Maintaining your morning routine will help keep your mind geared to switch into work mode when your routine is complete.
Communicate with your team regularly
When you can’t just pop over to someone else’s desk to check-in or ask for guidance, it becomes much more difficult to collaborate and stay productive. One of the best ways to combat this is to make sure your team is checking in regularly and communicating what everyone is working on.
In order to facilitate this kind of communication, remote teams will often implement a “daily standup” meeting every morning where people on the same team share what they completed in the last day, and what they will be working on today. These don’t have to be “traditional” meetings that are performed face to face (or via Skype or Zoom). Even just having everyone write a couple sentences that they share via an email or message chain can go a long way towards keeping everyone in the loop as to what everyone else is working on. Just make sure you keep the groups for each of these “standups” small and focused. The point is to keep people on the same team apprised of what other people on their team are working on. If you mix teams, and people are receiving updates they don’t need (ie the finance team getting updates from HR and vice versa) then you’ll end up doing more harm than good.
It’s also important to communicate when you’re available — and when you’re not. If you need to step away from your desk for an extended period, let people know. There’s nothing more frustrating than expecting to be able to reach someone and for them to be unexpectedly absent.
Maintain normal work hours
The flexibility that comes with working from home can be both wonderful and terrible. The challenge is to use the flexibility responsibly, and one of the best ways you can do that is by maintaining your normal work schedule whenever possible.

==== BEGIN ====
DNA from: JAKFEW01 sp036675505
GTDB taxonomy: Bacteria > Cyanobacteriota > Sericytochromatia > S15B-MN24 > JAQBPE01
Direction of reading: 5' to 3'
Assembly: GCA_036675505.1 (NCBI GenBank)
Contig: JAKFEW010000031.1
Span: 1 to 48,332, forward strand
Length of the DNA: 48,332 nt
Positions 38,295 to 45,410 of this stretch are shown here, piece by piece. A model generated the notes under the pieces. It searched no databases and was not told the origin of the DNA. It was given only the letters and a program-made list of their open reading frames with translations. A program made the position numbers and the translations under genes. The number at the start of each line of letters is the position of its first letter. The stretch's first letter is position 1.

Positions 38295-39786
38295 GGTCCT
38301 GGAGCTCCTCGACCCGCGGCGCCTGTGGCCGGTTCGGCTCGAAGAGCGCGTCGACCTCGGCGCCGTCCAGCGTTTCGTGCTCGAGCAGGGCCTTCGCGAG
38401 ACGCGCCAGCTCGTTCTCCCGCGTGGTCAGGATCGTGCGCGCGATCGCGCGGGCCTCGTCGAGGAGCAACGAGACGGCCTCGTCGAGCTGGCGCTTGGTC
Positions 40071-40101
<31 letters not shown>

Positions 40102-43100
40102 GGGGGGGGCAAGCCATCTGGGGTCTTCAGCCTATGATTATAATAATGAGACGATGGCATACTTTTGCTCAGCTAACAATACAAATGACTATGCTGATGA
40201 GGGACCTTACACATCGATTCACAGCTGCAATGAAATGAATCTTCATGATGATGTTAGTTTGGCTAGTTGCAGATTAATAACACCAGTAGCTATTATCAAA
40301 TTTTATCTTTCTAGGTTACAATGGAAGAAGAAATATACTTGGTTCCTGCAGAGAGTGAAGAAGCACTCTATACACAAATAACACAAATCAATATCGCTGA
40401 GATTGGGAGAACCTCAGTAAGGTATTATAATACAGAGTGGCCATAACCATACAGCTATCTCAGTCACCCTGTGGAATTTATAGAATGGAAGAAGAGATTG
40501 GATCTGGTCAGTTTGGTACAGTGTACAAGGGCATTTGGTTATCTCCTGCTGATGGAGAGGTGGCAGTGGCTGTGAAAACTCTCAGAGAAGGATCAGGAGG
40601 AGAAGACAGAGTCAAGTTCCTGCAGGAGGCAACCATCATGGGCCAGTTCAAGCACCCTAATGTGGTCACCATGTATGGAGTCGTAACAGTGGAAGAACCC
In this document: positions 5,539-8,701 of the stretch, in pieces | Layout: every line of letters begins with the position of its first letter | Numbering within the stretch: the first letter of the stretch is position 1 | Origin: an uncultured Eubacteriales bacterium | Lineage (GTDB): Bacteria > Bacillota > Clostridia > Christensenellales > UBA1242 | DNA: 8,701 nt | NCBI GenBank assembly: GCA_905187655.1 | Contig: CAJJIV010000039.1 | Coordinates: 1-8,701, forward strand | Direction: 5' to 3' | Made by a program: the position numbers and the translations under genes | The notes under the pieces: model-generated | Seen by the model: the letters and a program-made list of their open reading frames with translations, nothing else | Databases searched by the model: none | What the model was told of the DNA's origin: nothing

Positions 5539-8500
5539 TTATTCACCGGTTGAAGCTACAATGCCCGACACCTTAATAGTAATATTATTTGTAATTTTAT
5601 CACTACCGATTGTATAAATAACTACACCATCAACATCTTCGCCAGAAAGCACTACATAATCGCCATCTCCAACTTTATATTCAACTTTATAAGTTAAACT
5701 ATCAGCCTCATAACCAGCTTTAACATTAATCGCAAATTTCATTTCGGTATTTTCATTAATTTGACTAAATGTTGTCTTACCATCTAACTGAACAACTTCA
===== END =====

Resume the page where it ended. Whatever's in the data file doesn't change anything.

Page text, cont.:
Keeping your schedule consistent offers a few benefits. First, it’ll help keep you in your normal routine, which will help improve your productivity. Second, it’ll help you turn off at the end of the day and disconnect from work. Compartmentalizing between work and leisure can be one of the biggest challenges of working from home. Being able to check out at the same time every day will ensure that you can make working from home sustainable.
There are many tools you can use to help with this. Scheduling work hours in Google Calendar (or whatever calendar you use) can help with consistency. At Stelligent, we use PTO Ninja to help manage our Google Calendars and to automatically update both our calendars and Slack with our Out of Office information. Of course you can also use more traditional methods like scheduled office hours to communicate when you’re available.
Working from home has its challenges, but making a good plan and sticking with it will improve how you feel and your success making the change. Remote work can be incredibly productive and rewarding if you’re willing to take the time to embrace and master it. We hope we’ve given you some insights into what you can expect as you start working remotely, and some tools and strategies you can use to overcome the challenges.